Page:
FEBRUARY 16, 2018 — The sixth week of the 2018 Regular Session saw two association-backed bills take major steps toward enactment as well as the introduction of three bills that the association had been working on for some time behind-the-scenes.
On Tuesday, the Senate unanimously approved House Bill 90, a bill sponsored by Rep. Kerry Rich (R-Albertville) and managed in the Senate by Sen. Clay Scofield (R-Arab) that makes technical changes to the statutory right of redemption for homesteaded properties. Current law caps the redemption period for these properties at 180 days, while the redemption period for all other types of properties is one year. In exchange for the shorter redemption period, legislators in 2015 required that a property owner be notified via certified mail of his redemption rights. This bill merely states that even if this notice is defective, the redemption period is the same as it is for all other types of properties (i.e., one year). It also states that being able to prove the notice was mailed is a defense to a claim that the notice was never received. The bill now awaits Governor Ivey’s signature.
Late Thursday night, with the help of Majority Leader Nathanial Ledbetter (R-Rainsville), an association-backed bill, Senate Bill 60, was added to the list of bills the House of Representatives will consider next Tuesday, February 20. Sponsored by Sen. Clay Scofield (R-Arab) and managed in the House by Rep. Will Ainsworth (R-Guntersville), the bill allows county commissions, like all other public depositors, to select a public depository at any time rather than just once per year. Once the House passes the bill, it will go directly to Gov. Ivey for her signature into law.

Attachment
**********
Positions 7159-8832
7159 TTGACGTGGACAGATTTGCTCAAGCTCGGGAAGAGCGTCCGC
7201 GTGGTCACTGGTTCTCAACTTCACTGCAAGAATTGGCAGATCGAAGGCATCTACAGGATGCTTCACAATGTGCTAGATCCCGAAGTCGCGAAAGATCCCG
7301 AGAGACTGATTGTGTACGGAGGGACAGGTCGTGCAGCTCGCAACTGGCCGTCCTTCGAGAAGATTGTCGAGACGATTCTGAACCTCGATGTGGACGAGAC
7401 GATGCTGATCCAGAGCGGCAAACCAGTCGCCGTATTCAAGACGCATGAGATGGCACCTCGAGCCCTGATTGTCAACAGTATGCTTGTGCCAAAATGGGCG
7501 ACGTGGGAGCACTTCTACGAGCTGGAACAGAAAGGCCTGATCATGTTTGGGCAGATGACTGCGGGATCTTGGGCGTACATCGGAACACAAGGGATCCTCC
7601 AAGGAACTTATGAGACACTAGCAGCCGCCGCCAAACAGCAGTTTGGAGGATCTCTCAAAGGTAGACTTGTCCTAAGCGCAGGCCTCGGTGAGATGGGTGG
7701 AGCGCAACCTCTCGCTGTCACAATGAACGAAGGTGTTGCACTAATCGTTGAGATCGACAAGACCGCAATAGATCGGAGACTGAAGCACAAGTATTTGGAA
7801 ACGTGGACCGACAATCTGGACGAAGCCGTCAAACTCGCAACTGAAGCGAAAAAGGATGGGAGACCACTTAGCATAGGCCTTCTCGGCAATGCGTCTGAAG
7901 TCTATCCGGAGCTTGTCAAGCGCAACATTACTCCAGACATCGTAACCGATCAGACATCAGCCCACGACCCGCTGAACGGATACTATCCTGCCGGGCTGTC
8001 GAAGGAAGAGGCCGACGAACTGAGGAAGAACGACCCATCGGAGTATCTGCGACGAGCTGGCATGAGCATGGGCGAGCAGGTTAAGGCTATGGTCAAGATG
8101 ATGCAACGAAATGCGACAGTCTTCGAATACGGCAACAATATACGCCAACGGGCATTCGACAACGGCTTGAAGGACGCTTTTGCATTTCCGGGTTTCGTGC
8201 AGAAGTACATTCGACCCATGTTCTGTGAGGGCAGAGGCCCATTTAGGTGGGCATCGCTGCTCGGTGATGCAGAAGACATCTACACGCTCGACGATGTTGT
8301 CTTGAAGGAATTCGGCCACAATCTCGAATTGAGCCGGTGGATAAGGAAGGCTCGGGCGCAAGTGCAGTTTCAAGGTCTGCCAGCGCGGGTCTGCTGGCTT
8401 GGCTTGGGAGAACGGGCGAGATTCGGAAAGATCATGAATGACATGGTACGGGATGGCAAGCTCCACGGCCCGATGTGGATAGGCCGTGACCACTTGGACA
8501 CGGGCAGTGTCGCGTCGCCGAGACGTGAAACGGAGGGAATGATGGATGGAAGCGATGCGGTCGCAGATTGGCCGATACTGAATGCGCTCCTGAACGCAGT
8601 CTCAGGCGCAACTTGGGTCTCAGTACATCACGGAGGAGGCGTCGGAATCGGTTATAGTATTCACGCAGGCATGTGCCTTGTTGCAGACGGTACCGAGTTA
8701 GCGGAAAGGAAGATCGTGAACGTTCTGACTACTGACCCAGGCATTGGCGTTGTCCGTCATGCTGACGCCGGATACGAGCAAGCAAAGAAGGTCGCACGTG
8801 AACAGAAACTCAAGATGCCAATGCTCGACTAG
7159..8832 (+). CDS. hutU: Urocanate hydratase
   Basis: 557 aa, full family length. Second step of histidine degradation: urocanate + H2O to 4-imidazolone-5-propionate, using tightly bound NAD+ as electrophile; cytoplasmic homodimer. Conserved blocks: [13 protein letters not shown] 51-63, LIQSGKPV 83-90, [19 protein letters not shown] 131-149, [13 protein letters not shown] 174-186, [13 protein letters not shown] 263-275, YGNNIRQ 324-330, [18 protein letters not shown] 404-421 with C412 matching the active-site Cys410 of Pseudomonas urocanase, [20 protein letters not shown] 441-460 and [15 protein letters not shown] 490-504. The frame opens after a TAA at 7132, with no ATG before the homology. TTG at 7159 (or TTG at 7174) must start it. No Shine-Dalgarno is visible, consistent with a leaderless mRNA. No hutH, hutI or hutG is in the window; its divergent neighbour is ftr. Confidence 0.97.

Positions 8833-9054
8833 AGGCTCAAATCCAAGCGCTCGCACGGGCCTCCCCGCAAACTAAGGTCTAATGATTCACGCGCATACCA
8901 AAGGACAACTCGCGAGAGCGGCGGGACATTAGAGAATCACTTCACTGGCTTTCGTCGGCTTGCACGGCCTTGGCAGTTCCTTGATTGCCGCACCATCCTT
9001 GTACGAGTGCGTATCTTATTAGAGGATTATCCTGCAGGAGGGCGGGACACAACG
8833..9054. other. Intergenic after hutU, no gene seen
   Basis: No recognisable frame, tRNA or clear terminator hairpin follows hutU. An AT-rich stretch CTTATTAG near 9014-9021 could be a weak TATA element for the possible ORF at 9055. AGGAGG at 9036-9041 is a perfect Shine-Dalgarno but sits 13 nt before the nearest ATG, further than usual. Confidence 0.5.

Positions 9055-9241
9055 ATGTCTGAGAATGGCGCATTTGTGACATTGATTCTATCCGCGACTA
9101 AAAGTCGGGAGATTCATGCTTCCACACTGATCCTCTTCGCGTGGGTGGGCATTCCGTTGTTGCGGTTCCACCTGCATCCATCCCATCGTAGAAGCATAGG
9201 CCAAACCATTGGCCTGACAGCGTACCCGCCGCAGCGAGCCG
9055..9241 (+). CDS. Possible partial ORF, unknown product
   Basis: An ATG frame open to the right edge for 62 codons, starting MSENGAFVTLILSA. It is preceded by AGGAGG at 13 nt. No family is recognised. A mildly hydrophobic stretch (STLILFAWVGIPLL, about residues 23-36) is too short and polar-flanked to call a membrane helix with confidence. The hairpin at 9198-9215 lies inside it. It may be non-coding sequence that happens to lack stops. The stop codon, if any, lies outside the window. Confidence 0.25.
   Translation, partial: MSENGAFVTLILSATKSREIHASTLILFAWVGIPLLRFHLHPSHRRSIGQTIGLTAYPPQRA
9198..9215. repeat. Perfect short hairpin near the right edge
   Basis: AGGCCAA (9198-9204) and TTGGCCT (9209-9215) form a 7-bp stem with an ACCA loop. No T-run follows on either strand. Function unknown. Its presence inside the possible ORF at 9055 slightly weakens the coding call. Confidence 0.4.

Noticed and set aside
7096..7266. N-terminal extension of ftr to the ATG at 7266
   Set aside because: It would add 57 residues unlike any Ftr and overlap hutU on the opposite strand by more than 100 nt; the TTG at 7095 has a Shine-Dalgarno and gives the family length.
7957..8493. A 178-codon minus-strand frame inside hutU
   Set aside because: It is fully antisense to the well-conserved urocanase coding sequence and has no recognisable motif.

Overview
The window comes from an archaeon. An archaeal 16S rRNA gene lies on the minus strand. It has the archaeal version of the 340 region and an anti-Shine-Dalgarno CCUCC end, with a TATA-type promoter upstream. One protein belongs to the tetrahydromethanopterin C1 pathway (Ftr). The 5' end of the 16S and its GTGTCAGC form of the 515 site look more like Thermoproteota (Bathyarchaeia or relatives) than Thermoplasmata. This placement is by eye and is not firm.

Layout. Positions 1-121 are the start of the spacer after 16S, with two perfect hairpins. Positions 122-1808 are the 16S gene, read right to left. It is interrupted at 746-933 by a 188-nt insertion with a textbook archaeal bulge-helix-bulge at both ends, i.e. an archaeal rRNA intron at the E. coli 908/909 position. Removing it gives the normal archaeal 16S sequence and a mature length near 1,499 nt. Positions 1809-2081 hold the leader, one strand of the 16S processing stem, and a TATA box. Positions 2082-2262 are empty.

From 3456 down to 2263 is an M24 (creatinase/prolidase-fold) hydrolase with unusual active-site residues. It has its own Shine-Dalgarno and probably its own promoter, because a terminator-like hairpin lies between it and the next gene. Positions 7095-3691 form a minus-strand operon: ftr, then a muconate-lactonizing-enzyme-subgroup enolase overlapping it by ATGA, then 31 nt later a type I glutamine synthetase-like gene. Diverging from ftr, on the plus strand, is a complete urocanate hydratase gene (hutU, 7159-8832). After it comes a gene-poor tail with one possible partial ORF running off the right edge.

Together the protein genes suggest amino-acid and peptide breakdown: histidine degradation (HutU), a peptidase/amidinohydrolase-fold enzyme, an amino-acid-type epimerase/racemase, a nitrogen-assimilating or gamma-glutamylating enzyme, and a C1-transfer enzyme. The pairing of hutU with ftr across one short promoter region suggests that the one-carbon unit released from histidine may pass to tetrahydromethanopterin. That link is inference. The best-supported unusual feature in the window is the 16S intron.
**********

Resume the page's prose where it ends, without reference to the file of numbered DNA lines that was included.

This week also saw the introduction of three bills that the association has been working on with bill sponsors and interested parties:
- The Alabama Data Breach Notification Act of 2018, an effort spearheaded by Attorney General Steve Marshall (R) and sponsored by Arthur Orr (R-Decatur) and Rep. Phil Williams (R-Huntsville);
- The Examination of Bank Service Providers Act, an effort spearheaded by Superintendent of Banks Mike Hill and sponsored by Linda Coleman-Madison (D-Birmingham) and Rep. Chris Blackshear (R-Phenix City); and
- A bill modifying Alabama’s Uniform Condo Act, an effort spearheaded by the Alabama Law Institute and sponsored by Rodger Smitherman (D-Birmingham) and Rep. Chris England (D-Tuscaloosa).
More about these bills is included in the summaries below.
As always, Capitol Notes provides readers with a brief summary of legislation that might impact Alabama’s banking industry. Those summaries are as follows:
House Bill 90 by Rep. Kerry Rich (R-Albertville) and Senate Bill 30 by Sen. Clay Scofield (R-Arab) make technical changes to an association-supported law passed in 2015 related to the right of redemption for homesteaded properties. Current law caps the redemption period for these properties at 180 days, while the redemption period for all other types of properties is one year. In exchange for the shorter redemption period, legislators in 2015 required that a property owner be notified via certified mail of his redemption rights. These bills merely stipulate that even if this notice is defective, the redemption period is the same as it is for all other types of properties (i.e., one year). It also states that being able to prove the notice was mailed is a defense to a claim that the notice was never received. The Senate unanimously passed House Bill 90 on Tuesday. It now awaits Governor Ivey’s signature.